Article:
Here’s almost everything the Ante Nicene Father had to say on the subject of the shape of the earth:

The Flammarion (colourized 1)

The world, being made spherical, is confined within the circles of heaven.
Athenagoras (c. 175, E), 2.132.

Without a doubt, the world is beautiful. It excels as well in its magnitude as in the arrangement of its parts—both those in the oblique circle and those about the north, and also in its spherical form. Yet we must not worship the world, but rather its Artificer.
Athenagoras (c. 175, E), 2.136.

There was a time when the whole globe underwent change, because it was over- run by all waters. . . . Even now, her shape undergoes local changes.
Tertullian (c. 200, W), 4.6.

Let us first lay bare . . . the theory of the Chaldeans and the Egyptians. They say that the circumference of the universe is likened to the turnings of a well-rounded globe, the earth being a central point. They say that since its outline is spherical, . . . the earth should be the center of the universe, around which the heaven is whirling. . . . They say that surely the earth originally consisted in a state of chaos and disorganization.
Methodius (c. 290, E), 6.340.

The philosophers fancied that the universe is round like a ball. They also thought that heaven revolves in accordance with the motion of the heavenly bodies. . . . For that reason, they constructed brass globes, as though after the figure of the universe. They engraved upon them certain monstrous images that they said were constellations. . . . But if this were so, the earth itself must be like a globe. . . .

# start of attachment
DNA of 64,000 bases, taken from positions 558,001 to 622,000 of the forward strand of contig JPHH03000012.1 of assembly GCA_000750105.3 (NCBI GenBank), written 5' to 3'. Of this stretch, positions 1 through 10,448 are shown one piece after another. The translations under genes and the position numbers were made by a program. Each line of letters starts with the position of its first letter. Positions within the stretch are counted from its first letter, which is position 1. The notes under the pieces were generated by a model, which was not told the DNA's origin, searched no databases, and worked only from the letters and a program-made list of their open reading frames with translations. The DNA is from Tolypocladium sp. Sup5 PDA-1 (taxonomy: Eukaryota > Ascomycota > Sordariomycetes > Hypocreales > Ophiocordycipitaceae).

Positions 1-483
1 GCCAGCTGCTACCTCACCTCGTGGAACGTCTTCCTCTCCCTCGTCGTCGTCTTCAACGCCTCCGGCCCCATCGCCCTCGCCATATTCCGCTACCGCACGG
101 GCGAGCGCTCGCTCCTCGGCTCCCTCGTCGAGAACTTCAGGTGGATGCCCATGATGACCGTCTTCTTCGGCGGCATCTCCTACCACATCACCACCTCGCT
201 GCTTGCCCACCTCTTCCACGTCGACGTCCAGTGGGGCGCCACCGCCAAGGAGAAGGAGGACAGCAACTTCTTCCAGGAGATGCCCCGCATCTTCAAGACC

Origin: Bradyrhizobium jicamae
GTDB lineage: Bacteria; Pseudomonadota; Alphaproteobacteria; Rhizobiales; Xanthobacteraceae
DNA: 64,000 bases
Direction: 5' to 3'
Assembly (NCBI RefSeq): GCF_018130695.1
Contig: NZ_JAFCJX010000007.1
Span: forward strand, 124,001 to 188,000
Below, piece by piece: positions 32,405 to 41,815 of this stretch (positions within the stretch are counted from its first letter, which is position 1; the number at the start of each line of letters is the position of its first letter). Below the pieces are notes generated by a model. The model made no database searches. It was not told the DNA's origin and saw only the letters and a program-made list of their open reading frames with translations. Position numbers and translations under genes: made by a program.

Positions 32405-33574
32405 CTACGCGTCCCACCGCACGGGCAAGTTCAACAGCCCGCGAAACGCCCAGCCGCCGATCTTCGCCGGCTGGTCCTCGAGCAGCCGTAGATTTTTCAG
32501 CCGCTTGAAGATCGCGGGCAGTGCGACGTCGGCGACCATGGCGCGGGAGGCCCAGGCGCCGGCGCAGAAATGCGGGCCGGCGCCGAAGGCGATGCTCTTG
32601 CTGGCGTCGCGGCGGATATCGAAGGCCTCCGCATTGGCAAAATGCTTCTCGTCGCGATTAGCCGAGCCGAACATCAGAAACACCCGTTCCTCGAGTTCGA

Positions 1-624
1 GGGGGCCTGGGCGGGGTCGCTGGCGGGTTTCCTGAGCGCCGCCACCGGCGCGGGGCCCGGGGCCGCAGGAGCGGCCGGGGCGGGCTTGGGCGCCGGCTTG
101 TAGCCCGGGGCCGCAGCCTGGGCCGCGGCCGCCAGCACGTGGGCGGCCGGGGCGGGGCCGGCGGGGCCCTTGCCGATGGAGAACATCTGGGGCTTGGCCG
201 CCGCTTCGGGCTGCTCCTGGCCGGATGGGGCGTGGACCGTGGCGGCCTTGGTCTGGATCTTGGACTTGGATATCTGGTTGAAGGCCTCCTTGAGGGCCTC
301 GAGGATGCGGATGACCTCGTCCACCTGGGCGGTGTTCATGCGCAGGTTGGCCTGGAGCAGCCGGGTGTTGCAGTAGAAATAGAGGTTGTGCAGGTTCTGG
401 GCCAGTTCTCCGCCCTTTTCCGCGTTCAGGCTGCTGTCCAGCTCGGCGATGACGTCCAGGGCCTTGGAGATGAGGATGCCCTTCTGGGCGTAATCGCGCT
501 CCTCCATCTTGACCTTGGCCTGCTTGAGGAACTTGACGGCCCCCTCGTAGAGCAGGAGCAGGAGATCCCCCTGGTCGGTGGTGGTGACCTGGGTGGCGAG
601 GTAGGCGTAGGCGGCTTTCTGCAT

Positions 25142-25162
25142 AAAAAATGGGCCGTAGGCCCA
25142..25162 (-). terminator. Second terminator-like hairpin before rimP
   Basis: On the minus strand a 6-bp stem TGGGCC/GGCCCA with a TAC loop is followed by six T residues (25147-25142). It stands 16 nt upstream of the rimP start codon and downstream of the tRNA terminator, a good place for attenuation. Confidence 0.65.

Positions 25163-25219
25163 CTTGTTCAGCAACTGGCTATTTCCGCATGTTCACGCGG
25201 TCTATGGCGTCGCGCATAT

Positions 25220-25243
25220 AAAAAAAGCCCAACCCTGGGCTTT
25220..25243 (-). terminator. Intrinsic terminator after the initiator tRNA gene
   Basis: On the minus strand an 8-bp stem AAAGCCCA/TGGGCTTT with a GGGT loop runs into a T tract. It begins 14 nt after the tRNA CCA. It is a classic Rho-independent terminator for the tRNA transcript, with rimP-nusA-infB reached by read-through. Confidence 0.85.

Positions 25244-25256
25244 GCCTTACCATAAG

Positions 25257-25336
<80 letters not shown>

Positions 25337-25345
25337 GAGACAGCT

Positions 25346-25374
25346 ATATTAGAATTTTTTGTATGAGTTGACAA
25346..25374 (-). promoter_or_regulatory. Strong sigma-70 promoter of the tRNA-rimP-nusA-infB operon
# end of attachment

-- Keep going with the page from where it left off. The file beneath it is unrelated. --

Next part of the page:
However, if you ask those who defend these marvelous fictions why everything does not fall into that lower part of the heavens, they reply that such is the nature of things. They say that heavenly bodies are carried to the middle and that they are all joined together towards the middle, just like spokes in a wheel. . . . I am at a loss as to what to say concerning those who, once they have erred, continue in their folly, defending one vain thing by another vain thing.
Lactantius (c. 304–313, W), 7.94, 95.

In the first place, indeed, the world itself is neither right nor left. It has neither upper nor lower regions, nor front nor back. For whatever is round and bounded on every side by the circumference of a solid sphere, has no beginning or end….
Accordingly, when we speak of the right or the left side, we are not referring to any- thing in the world, which is everywhere very much the same. Rather, we refer to our own place and position.
Arnobius (c. 305, E), 6.477.

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